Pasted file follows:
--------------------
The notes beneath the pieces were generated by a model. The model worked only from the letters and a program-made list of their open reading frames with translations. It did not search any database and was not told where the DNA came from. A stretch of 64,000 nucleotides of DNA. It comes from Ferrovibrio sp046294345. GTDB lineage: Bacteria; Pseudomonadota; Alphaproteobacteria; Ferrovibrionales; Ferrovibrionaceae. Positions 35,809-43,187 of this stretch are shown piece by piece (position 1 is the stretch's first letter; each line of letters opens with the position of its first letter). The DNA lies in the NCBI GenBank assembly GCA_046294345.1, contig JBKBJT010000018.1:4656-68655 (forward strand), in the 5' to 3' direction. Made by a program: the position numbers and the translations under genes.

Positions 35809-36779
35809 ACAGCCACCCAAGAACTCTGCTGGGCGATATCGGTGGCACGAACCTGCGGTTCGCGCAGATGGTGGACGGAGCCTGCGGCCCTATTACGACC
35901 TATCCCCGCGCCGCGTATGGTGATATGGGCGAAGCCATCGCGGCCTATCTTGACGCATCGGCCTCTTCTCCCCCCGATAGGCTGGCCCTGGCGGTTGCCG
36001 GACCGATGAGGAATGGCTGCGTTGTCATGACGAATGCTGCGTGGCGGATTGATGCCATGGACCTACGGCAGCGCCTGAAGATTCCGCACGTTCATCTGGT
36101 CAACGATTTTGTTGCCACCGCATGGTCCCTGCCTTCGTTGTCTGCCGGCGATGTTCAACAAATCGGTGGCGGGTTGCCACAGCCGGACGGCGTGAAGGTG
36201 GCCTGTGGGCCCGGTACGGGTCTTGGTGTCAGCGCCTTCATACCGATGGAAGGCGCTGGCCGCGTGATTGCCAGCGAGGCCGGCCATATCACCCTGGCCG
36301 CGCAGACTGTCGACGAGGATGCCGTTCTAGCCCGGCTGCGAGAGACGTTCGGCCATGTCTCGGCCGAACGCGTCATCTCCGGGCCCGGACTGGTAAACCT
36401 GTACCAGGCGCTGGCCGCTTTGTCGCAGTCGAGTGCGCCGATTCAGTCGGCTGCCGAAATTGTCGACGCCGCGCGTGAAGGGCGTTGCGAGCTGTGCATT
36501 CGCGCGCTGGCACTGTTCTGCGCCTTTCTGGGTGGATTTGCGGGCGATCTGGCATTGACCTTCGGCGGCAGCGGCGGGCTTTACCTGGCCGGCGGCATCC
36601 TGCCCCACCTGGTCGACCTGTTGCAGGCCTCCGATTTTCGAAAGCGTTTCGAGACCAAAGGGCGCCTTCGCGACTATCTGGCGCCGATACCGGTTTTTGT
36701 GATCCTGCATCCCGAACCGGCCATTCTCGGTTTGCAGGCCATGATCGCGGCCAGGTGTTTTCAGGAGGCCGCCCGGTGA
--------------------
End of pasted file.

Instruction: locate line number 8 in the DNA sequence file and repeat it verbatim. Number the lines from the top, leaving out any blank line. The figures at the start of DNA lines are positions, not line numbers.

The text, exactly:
36301 CGCAGACTGTCGACGAGGATGCCGTTCTAGCCCGGCTGCGAGAGACGTTCGGCCATGTCTCGGCCGAACGCGTCATCTCCGGGCCCGGACTGGTAAACCT